Grin and Bear It

     On the Gunflint Trail we refer to our bears as bigger sized pesty racoons.  They usually only show up if there has been garbage left out, strong smelling foods being cooked or plentiful berries.  They aren’t normally aggressive but they can be a nuisance and make large messes.  We haven’t heard of any nuisance bears at campsites in the Boundary Waters or Quetico Park but there has been a couple of incidences other places this summer.  

<%image(20070730-bearhouse1.jpg|350|201|BWCA Black Bear)%>

  On a recent trip to the dumpster evidence of a black bear could be seen.  This wasn’t just a little pile of berry bear poo, but a huge mess of garbage left by one.  The bear had made it’s way into one of the locked dumpsters and continued to spread garbage all over the place.  Some work with a shovel and a half an hour later all was clean once again.  The problem is once a bear finds food in one spot, it usually returns again and again. 

     This is what happened on the South Shore of Gunflint Lake this year.  A sow with her two cubs found bountiful food along the road and at Gunflint Lodge and Gunflint Pines Resort.  With garbage cans at all of the cabins and campsites it is nearly impossible to keep them empty all of the time.  Even when rules about when to dump garbage are posted somehow garbage makes its way into the can.  The bear strikes gold once or twice and bingo, a return trip is scheduled to depart within five minutes.  The resorts and homeowners along the road have had a heck of a time dealing with this bear.

     Then one fine morning when a wrangler from Gunflint Lodge was up doing a cookout for the breakfast horse ride something strange happened.  The wrangler was busy preparing breakfast for the guests who would arrive in an hour.  The bacon was sizzling and the smell of food cooking was drifiting along with the breeze.  The wrangler was equipped with an iPod and headphones on this gorgeous peaceful morning in the wilderness(don’t get me started).  A strange feeling of being watched, or a quick blur of black out of the corner of the eye made the wrangler take notice.  Of course the wrangler couldn’t hear the approaching bear but sure did get a good look at it as it sauntered toward the campfire to get a quick bite to eat.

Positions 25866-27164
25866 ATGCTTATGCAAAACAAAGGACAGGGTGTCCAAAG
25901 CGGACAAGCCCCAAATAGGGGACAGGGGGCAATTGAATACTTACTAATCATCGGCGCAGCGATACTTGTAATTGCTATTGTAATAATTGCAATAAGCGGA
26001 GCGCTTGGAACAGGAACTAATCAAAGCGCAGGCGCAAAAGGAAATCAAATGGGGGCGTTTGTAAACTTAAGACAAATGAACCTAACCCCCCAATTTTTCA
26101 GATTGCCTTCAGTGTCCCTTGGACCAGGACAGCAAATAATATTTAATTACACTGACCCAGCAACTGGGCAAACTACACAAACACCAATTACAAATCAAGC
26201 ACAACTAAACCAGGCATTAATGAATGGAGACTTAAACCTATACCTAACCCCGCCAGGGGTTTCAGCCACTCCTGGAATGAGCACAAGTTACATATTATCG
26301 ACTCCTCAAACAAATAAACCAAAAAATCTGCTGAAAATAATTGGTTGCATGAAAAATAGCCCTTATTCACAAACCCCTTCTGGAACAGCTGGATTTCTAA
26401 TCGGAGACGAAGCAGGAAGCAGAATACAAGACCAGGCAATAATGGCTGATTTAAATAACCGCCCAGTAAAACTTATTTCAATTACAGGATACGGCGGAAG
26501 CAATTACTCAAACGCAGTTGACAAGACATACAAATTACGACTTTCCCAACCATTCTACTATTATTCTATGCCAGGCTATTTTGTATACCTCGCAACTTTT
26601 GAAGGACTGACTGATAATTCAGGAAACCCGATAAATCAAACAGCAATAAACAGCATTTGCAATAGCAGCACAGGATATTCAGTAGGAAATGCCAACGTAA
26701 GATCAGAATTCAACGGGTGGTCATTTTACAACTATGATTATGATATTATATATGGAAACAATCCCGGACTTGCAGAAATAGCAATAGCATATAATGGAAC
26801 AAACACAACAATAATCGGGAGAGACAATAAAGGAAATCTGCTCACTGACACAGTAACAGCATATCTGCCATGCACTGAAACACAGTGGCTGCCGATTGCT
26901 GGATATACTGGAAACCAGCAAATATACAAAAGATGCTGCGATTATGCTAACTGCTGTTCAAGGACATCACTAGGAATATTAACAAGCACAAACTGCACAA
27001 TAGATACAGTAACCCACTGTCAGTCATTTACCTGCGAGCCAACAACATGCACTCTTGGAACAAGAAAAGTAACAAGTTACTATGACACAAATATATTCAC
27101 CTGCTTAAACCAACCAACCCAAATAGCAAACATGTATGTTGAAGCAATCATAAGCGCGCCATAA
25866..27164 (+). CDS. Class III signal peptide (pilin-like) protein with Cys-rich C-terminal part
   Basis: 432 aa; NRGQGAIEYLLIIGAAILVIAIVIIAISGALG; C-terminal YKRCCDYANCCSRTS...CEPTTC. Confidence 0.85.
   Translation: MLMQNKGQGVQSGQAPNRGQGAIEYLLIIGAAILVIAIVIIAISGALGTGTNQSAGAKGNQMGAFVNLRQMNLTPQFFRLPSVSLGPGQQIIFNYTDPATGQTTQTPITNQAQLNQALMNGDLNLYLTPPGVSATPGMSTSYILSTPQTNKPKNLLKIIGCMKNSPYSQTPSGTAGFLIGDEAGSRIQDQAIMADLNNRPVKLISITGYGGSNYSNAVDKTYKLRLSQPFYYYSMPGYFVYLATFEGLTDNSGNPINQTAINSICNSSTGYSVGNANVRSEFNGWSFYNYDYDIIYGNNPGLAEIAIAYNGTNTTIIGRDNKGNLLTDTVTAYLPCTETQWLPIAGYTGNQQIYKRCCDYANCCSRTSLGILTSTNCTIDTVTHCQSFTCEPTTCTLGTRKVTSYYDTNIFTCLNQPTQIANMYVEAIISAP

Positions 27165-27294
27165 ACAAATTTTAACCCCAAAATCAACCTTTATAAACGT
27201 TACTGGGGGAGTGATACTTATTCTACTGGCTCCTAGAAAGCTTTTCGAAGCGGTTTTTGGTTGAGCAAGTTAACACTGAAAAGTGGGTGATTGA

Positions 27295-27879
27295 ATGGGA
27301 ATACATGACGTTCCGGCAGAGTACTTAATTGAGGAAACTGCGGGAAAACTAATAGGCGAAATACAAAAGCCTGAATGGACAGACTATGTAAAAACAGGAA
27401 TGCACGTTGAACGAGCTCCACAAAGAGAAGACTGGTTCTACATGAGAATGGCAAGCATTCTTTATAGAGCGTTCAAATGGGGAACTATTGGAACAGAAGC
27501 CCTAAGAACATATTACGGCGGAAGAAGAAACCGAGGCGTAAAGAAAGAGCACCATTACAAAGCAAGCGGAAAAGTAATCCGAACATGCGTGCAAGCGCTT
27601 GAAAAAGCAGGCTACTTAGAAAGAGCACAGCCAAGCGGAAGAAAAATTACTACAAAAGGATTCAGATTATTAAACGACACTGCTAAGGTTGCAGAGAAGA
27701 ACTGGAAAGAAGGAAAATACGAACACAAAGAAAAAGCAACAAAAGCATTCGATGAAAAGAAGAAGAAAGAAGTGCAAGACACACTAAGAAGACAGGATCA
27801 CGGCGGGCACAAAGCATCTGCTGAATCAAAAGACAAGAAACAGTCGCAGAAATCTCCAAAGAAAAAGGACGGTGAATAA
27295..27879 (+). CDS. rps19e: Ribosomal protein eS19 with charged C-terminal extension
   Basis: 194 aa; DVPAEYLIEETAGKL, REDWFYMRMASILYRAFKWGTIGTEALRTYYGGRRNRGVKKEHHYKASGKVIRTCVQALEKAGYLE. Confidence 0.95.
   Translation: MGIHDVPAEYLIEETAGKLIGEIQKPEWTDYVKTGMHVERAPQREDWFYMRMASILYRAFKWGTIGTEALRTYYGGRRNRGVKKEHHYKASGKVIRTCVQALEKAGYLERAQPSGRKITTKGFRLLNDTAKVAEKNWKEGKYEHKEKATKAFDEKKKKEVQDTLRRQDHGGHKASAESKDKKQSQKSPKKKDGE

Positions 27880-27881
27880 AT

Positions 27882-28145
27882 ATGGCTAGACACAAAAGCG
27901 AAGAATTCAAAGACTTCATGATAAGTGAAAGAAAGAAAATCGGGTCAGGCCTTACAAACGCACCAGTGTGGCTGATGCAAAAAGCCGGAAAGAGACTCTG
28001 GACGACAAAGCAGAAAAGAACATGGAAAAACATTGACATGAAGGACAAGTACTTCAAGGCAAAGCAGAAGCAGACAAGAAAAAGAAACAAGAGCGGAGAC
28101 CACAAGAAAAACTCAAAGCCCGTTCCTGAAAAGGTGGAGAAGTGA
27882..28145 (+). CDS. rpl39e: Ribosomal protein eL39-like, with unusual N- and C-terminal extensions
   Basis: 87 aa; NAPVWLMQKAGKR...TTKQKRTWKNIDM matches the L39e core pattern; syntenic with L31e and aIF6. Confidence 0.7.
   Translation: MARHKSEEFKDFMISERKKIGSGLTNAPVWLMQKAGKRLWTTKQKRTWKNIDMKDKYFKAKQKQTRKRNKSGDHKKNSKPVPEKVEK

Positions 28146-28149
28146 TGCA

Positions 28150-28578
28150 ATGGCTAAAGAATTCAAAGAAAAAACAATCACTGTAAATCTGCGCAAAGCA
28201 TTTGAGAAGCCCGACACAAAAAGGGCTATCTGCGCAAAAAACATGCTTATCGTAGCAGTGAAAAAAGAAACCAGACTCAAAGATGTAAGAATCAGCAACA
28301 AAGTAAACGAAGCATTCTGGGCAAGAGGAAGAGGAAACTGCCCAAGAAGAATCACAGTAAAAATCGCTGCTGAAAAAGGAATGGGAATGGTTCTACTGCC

What would you do?  Black Bears are generally afraid of people and are easily startled.  I once came upon a campsite in the middle of a hiking trail with people in a canoe just off shore screaming at me, or so I thought.  They were actually screaming at a black bear that had found their food and was happily eating all of it as they were absolutely no threat to him where they sat.   I started shouting at it, banging pots and pans and throwing rocks at it as my sister stood shaking behind me.  It quickly disappeared into the woods and didn’t return while I was there.  Had the campers done this in the first place they would have had food for the rest of their trip. 

<%image(20070730-bearcagesm.jpg|300|225|Boundary Waters Black Bear)%>

   I’ll blame it on the Ipod.  Since the wrangler was way more startled than the bear the wrangler made a hasty retreat leaving all of the food for the bear to eat.  The bear enjoyed the morning breakfast high on the ridge overlooking Gunflint Lake.  From rumors floating around the northwoods this may have been the bear’s last supper.  

     I hope the untimely death of this bear is only a rumor.  Bears and other animals can make messes and become nuisances to humans but since animals were here first maybe they have the right.  People have chosen to live in the habitat of many forest creatures and become pests and nuisances to them.  Whether or not we like it we are sharing this country with many northwoods critters who will always act like the wild animals they are. Creatures of habit these animals go for an easy meal, just like those of us who choose fast food or go out to dinner instead of hunting and cooking our food everyday.  Are the bears and animals to blame or are we?